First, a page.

Cancer Cure Found For Metastasizing Cells? TRAIL Treatment 100 Percent Effective In Mice

Patrick Frye

A cancer cure may have been found metastasizing cells, with researchers at Cornell University in New York claiming their cancer treatment was 100 percent effective in mice.

As previously reported by The Inquisitr, the cancer research establishment was criticized by James Watson, discoverer of the DNA structure, and he believes taking antioxidants can actually increase the risk of cancer, not reduce it as popularly believed.

While surgery and chemotherapy are effective at treating solid tumor lumps, around 90 percent of those who die during cancer treatment do so because of metastasizing cells, which means tiny pieces of the cancer have broken off and spread to other portions of the body through the blood circulation system, creating even more tumors. So the trick to any cancer cure would be figuring out a way to prevent the spread of cancerous cells.

Normally, when cells develop defects they will often trigger apoptosis, or programmed cell death. Apoptosis can be described as the "orchestrated collapse of a cell characterized by membrane blebbing, cell shrinkage, condensation of chromatin, and fragmentation of DNA followed by rapid engulfment of the corpse by neighboring cells." In general, cancerous cells are normal body cells that have had portions of their tiny machinery break down and they're now experiencing out of control replication and growth.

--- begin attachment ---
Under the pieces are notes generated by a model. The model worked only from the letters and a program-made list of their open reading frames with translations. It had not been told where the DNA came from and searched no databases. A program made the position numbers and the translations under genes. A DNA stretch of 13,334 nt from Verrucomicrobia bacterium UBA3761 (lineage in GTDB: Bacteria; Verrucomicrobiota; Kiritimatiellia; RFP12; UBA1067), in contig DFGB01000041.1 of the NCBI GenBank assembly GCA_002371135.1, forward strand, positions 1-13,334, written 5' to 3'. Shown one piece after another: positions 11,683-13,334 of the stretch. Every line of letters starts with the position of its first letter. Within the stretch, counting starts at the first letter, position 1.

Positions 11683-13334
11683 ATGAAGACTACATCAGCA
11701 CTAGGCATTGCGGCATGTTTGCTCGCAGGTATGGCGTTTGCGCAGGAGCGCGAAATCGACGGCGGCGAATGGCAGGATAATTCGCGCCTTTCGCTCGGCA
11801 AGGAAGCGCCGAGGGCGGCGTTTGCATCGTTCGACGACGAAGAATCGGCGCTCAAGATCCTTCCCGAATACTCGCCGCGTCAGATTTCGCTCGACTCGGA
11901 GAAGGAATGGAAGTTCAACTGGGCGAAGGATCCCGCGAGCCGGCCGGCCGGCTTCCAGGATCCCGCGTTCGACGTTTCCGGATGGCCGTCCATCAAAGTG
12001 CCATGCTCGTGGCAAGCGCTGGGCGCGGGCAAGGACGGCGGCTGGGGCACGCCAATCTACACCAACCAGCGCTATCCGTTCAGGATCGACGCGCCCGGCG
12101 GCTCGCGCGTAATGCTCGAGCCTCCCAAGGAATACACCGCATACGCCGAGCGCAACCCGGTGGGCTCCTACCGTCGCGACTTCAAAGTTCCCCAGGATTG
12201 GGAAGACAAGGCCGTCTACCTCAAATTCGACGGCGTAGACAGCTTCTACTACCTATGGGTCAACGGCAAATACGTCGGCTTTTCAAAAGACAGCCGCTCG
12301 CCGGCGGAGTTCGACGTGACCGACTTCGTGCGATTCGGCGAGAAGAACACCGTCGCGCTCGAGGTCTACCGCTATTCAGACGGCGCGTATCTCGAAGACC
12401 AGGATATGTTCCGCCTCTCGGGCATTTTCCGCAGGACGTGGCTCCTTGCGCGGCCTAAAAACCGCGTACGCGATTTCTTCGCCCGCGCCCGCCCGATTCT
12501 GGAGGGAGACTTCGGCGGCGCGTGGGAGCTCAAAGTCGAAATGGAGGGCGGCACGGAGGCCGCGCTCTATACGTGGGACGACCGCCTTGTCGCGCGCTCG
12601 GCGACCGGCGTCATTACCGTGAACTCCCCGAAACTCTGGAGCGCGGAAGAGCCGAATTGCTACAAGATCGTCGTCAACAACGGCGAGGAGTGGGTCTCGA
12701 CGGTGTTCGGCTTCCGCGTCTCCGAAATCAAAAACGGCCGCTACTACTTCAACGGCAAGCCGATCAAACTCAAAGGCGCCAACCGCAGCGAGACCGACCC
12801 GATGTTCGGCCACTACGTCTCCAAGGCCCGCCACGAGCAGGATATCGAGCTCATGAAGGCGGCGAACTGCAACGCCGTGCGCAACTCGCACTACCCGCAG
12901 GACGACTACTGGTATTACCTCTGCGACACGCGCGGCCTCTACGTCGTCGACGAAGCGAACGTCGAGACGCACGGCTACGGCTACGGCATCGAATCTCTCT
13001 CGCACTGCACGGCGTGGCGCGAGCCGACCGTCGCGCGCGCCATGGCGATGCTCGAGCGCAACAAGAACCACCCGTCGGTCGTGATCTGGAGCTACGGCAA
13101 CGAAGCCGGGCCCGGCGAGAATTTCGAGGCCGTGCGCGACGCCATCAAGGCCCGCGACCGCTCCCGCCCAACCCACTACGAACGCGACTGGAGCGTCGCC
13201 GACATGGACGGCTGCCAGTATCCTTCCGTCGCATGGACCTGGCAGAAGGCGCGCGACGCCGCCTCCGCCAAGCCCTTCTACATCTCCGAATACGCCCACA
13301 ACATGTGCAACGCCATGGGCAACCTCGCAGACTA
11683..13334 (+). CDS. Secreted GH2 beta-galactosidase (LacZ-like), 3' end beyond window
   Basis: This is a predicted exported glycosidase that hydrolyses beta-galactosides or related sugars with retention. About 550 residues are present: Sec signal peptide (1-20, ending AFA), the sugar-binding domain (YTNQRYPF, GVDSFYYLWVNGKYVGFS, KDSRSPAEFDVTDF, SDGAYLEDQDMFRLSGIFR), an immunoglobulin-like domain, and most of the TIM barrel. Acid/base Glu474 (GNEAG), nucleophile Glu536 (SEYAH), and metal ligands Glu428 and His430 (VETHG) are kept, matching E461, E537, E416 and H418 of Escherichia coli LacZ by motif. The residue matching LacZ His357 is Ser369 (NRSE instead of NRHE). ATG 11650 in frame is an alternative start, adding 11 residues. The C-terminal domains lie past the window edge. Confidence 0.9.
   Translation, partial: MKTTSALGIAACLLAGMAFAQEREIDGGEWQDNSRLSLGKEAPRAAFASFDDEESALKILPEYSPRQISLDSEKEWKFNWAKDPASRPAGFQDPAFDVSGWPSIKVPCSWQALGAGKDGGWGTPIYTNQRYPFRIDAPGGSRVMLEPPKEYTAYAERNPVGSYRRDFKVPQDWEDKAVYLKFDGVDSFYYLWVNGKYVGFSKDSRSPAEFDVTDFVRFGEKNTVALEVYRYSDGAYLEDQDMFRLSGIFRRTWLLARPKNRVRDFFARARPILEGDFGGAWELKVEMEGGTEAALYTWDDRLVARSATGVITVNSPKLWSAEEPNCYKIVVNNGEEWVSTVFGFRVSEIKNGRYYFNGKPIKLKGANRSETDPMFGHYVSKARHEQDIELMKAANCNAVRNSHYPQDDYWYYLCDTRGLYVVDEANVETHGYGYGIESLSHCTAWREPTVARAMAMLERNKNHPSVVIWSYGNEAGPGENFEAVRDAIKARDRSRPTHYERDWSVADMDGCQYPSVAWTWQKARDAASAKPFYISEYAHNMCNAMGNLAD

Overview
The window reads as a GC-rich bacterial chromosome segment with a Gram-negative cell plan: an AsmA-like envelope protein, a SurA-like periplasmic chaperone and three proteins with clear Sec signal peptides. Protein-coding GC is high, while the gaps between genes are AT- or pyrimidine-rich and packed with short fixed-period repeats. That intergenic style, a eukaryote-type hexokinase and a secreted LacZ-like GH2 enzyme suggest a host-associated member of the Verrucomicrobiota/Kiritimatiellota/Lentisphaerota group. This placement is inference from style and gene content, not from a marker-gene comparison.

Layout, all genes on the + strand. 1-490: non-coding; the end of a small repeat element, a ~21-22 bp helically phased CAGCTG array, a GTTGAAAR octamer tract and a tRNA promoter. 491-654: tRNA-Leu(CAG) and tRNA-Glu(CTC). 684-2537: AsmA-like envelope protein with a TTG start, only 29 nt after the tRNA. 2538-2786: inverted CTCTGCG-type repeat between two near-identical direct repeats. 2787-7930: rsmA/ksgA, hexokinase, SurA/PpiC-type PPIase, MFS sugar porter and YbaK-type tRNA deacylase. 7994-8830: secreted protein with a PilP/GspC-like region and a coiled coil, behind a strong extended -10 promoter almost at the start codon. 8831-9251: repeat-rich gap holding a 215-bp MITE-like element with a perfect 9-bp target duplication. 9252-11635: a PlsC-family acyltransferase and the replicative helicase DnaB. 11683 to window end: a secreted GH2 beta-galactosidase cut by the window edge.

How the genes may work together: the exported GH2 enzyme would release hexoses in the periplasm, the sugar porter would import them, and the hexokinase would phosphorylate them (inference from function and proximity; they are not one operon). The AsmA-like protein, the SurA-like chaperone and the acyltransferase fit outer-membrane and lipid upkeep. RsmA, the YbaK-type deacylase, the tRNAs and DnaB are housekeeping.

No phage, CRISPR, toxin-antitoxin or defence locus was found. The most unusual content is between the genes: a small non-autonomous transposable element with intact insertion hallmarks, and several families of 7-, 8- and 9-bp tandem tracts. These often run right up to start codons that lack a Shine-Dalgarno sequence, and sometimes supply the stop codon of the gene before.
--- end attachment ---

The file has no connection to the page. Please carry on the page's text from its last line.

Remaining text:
Cancer researchers have long known the cell functionality related to triggering apoptosis has fallen apart. Mike King says a protein that goes by the acronym TRAIL is the key to this partial cancer cure. When TRAIL comes into contact with cancer cells, they implode.

Initial tests of this potential cancer cure were not too encouraging. When introduced into a saline solution TRAIL was only about 60 percent effective at killing cancer. But King says what was missing was blood and white blood cells for the TRAIL protein to latch onto:

"We believe the fluid forces, the pressures and forces of blood flow help give the signals to the cancer cells. So basically the fluid flow pushes the cells together, the cancer cell and the altered white cell. And so now, in the blood flow, all of your white blood cells become essentially cancer-killing machines. And whenever they bump into a cancer cell that makes its way in the circulation, that cancer cell will go on to die within a few hours."

In related news, a cancer cure drug called AMD3100, or Plerixafor, may be within 10 years of helping pancreatic cancer patients:

"We want to get the clinical trial on humans started up as soon as we can as it was so successful on mice. By enabling the body to use its own defenses to attack cancer, this approach has the potential to greatly improve treatment of solid tumors. The best possible scenario is that it will cause regression to a large proportion against pancreatic cancer. And that is not just restricted to pancreatic cancer but would be effective in many forms, including ovarian and lung cancer because they react similarly. This could potentially cure cancer, and save all those lives lost each year to the disease."